This article first appeared in and has been translated from De Tijd
Republican politicians in the US have a new favorite punching bag: ‘woke’ companies that embrace a progressive agenda under the pressure of sustainable investing. The business world is thus drawn into the culture war. “This is new territory for companies.”
Society has evolved in the meantime, says Joe Zammit-Lucia, founder of the think tank Radix and author of ‘The New Political Capitalism’. ‘ESG is essentially about how we as a society no longer accept some practices, such as damage to the climate. The socio-political-cultural environment in which companies operate has changed, and as a society we expect companies to adapt to it. That is not new either. The Friedman Doctrine of the 1970s is an example of a move in the other direction,” says Zammit-Lucia.
Zammit-Lucia believes that ‘very challenging’ times await as the business community is swept up in the culture war. “This is new territory for companies. Political issues are emotionally charged, and moreover very volatile and unpredictable. Companies don’t like that. Moreover, with stakeholder capitalism you have different stakeholders who all want something different.’
Some things require a different approach. ‘For example, boards of directors in which very different views can clash,’ he continues. ‘Companies must also learn to communicate in a politically sensible manner. Take the abortion debate in the US. Both camps believe they are morally right on their side. A compromise is not possible, while many companies find it difficult to stay out of that debate. As a health insurer, for example, you must then calmly acknowledge that there are different views and explain clearly why you have made a certain choice.’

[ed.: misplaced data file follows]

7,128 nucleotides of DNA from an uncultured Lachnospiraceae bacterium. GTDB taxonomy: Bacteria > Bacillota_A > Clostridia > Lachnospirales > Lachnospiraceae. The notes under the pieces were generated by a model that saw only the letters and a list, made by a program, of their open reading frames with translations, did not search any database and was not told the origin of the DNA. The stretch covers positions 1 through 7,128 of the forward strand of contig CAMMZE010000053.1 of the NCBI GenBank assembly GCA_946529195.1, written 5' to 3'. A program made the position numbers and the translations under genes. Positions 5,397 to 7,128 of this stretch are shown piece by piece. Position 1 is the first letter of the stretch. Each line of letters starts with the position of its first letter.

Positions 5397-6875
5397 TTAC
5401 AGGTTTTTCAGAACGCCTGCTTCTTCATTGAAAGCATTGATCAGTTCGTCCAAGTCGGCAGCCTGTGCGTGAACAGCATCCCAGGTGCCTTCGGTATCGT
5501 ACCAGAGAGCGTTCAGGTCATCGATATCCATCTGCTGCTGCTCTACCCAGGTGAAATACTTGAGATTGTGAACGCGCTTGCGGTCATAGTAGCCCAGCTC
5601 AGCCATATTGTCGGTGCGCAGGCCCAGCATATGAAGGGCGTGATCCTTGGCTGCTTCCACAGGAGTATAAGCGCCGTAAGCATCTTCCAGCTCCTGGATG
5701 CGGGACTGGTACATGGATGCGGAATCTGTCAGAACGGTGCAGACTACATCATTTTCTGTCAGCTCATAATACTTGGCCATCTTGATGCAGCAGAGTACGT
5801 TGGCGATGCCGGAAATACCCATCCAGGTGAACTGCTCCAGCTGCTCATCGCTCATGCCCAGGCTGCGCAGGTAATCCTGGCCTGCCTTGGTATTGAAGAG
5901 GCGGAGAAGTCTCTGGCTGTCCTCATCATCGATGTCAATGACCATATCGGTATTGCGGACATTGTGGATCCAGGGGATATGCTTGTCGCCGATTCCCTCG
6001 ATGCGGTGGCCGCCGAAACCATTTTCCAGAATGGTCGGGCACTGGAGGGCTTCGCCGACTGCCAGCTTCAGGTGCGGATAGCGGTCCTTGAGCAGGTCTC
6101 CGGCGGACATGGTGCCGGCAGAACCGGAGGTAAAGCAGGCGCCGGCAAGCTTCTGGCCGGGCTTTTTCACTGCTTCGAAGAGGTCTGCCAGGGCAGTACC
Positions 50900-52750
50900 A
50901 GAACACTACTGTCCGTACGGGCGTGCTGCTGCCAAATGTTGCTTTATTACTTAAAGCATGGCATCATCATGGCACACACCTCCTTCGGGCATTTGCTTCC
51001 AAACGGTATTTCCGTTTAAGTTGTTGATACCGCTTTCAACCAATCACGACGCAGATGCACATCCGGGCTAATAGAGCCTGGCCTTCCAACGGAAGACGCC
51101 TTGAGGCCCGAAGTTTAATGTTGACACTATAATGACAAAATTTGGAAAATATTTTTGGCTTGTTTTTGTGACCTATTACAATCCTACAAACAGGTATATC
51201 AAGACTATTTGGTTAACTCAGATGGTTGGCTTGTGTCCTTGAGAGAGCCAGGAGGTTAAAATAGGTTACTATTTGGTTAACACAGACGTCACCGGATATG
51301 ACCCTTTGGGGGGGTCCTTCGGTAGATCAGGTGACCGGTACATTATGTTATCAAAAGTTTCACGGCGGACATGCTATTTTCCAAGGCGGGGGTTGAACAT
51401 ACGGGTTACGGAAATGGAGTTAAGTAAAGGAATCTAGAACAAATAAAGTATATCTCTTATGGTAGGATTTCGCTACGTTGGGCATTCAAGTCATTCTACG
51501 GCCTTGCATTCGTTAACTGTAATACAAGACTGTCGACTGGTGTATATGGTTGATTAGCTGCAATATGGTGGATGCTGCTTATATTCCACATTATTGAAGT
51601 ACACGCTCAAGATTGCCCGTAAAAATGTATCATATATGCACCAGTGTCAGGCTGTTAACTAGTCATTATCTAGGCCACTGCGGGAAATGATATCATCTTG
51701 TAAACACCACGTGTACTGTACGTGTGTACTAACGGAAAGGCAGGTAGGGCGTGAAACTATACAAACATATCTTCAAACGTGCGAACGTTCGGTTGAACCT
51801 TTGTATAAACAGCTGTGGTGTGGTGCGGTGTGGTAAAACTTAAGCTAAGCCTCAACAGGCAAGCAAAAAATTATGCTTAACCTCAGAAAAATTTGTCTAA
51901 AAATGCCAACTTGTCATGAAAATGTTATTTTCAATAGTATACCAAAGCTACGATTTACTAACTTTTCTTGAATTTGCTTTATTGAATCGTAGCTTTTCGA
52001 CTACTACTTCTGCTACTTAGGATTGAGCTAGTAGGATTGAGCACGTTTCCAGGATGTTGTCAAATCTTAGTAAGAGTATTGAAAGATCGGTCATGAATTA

The fact that companies are in danger of losing part of their consumers is not so problematic for Zammit-Lucia. ‘Companies already do not serve everyone with their products.’ That they have to do politics is also not new. ‘Every company is a political institution. Businesses have a major impact on the way we live. It is therefore nonsense that companies have nothing to do with politics.’
The question remains why the Republican Party is willing to jeopardize its relationship with business through its antagonistic rhetoric and legislative initiatives in the states where it is in power. ‘That fits in with the highly polarized political climate in the US,’ says Zammit-Lucia. Waving ‘woke capitalism’ is a political tactic to reach the working class. It is instilled that the woke ideology is destroying America’s competitiveness and costing jobs.’
These excerpts are from a longer article in De Tijd
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